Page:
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The Art of Removing Wallpaper

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The Art of Removing Wallpaper album cover
01
Breakdown
3:46
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02
Enjoy the Ride
3:35
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03
It's About Time
3:34
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04
One Way
3:38
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05
Judgment Day
2:55
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06
Monopoly
3:44
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07
One Night Stand
3:04
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08
I Need Love
4:43
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09
Jeannie's Song
1:53
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10
Quiet Me
4:12
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11
Long Ride Home
3:05
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12
Hey Now
3:37
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Album Information

Total Tracks: 12   Total Length: 41:46

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Finally!

jeanettea

So glad to see Terri Hendrix on eMusic. This is one of my favorites, check out Monopoly and It's About Time. Great driving and studying music.

They Say All Music Guide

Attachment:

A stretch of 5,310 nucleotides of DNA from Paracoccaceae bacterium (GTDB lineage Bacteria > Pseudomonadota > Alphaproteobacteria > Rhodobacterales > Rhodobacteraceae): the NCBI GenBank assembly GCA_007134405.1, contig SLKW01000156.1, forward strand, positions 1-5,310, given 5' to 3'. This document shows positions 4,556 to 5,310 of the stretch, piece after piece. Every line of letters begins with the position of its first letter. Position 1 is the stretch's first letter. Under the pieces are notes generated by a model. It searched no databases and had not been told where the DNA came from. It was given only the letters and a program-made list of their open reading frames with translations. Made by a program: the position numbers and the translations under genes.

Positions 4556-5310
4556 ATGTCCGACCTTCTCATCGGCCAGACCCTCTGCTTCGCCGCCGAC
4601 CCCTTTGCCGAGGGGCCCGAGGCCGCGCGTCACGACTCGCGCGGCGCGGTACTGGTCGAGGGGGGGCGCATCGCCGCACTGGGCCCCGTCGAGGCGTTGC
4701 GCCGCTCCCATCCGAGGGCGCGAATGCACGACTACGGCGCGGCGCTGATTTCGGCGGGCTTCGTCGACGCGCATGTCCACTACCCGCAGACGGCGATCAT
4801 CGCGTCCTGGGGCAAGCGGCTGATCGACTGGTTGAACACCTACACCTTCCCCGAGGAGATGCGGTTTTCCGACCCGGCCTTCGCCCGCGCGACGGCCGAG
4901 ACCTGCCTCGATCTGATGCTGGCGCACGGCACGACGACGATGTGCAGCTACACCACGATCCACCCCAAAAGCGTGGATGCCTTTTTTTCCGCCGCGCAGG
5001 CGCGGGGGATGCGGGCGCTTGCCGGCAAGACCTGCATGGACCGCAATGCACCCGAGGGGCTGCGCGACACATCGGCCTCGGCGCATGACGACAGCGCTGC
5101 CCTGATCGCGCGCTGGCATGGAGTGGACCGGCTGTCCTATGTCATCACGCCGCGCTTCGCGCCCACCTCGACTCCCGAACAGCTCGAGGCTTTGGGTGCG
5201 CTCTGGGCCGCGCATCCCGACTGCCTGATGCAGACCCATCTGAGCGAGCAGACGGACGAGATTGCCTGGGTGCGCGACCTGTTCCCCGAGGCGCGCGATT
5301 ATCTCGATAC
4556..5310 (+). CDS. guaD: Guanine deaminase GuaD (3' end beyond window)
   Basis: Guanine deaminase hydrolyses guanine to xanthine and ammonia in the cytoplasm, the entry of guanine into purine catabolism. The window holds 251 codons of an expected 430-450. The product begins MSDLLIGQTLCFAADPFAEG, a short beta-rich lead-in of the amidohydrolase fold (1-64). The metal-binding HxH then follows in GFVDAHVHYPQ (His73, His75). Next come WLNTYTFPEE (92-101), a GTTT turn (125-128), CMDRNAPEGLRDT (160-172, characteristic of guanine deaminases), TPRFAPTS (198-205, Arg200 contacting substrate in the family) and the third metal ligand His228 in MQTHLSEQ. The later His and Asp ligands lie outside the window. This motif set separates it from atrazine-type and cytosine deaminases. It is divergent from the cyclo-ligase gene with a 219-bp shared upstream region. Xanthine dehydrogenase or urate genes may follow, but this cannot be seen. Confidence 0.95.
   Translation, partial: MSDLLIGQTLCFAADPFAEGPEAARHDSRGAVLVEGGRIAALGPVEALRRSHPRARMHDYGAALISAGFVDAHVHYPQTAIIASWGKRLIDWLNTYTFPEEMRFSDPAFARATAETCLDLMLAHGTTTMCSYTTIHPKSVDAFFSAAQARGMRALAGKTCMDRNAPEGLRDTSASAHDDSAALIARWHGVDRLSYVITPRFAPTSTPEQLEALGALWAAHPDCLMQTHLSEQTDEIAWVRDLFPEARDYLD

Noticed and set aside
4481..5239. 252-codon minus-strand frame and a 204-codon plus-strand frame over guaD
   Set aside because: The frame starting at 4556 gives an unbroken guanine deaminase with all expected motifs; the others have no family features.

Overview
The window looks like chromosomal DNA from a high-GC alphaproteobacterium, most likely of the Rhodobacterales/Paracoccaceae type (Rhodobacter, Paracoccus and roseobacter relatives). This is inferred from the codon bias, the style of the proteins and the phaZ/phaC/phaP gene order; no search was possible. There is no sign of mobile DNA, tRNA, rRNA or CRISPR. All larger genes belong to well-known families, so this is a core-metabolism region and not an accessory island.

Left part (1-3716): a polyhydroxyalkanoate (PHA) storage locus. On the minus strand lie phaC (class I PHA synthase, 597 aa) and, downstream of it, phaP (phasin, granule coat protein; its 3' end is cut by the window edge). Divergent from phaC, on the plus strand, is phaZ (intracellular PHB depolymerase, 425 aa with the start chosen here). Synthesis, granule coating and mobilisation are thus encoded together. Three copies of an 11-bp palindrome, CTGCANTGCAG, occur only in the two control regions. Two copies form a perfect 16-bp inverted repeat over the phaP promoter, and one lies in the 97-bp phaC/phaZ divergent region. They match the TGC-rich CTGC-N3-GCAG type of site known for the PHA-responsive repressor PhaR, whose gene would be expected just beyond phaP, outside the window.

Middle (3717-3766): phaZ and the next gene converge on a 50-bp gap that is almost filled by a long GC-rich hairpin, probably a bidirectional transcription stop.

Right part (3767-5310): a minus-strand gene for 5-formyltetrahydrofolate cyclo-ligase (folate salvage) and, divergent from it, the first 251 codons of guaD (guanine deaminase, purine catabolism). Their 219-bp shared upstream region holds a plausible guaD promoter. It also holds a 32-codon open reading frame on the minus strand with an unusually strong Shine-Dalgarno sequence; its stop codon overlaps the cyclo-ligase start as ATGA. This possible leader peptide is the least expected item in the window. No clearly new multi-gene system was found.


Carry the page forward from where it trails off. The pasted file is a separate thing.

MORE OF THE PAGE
Texas songwriter Terri Hendrix’s fourth studio album, and fifth overall, is a stellar collection of folk and rock tunes that are lined with rootsy country; it delivers in full the promise she displayed on 2000′s Places in Between. This is a collection of songs that deal with varying stages of transformation, and not in any new age sense of the word, either. First, there’s awareness displayed in two different ways on the poignant “Breakdown,” and the manifesto “Enjoy the Ride.” The former is naked confessionalism: a beautifully fingerpicked acoustic guitar introduces the tough truth in this song before co-producer and business partner Lloyd Maines’ steel glides into the body of it, buoying up Hendrix’s protagonist. There is surrender in her honesty and therefore the door of possibility for other things is opened. The latter cut, with its shuffling harmonica and hand drums, is a statement for change via a dissatisfaction with the way things are: “Just getting by or just getting through/Don’t cut it for me anymore/I’m ready to enjoy the ride, from deep inside/I want to know, what I’m here for.” Elsewhere, on “One Way,” Hendrix comments with brutal honesty on the brokenness of a love that would be perfect if its object were capable of receiving it: “You open my heart and you swim inside me/You open my soul and your blood runs through me/You’re too wrapped up inside yourself to see/How it hurts me…I give up….” Sometimes transformation in political, cultural, and environmental spheres is negative, as in the rollicking acoustic country and gospel screed “Monopoly.” Her version of LL Cool J’s “I Need Love,” is unique. Inside the grain of Hendrix’s delivery lies an innocent heart. This is not a mere romantic platitude, it is a statement of truth; here the wish for physical pleasure gives way to the inner need for intimacy; for a love vulnerable and true enough to express itself nakedly. The album closes with the struggle of loneliness and the acceptance of a life that is true to itself yet forgoes many comforts. The last track, “Hey Now,” expresses itself with stomping bluegrass righteousness, and proclaims the other side of that in the refrain: “Hey now/I think it’s gonna be alright/Hey now, I believe.” So simple, so strident, so gorgeously tough and impure; all that’s left once the record ends is the realization that Hendrix has artfully laid bare that which was once hidden by life’s wallpaper; it is a tabula rasa that can be adorned but never covered over. – Thom Jurek

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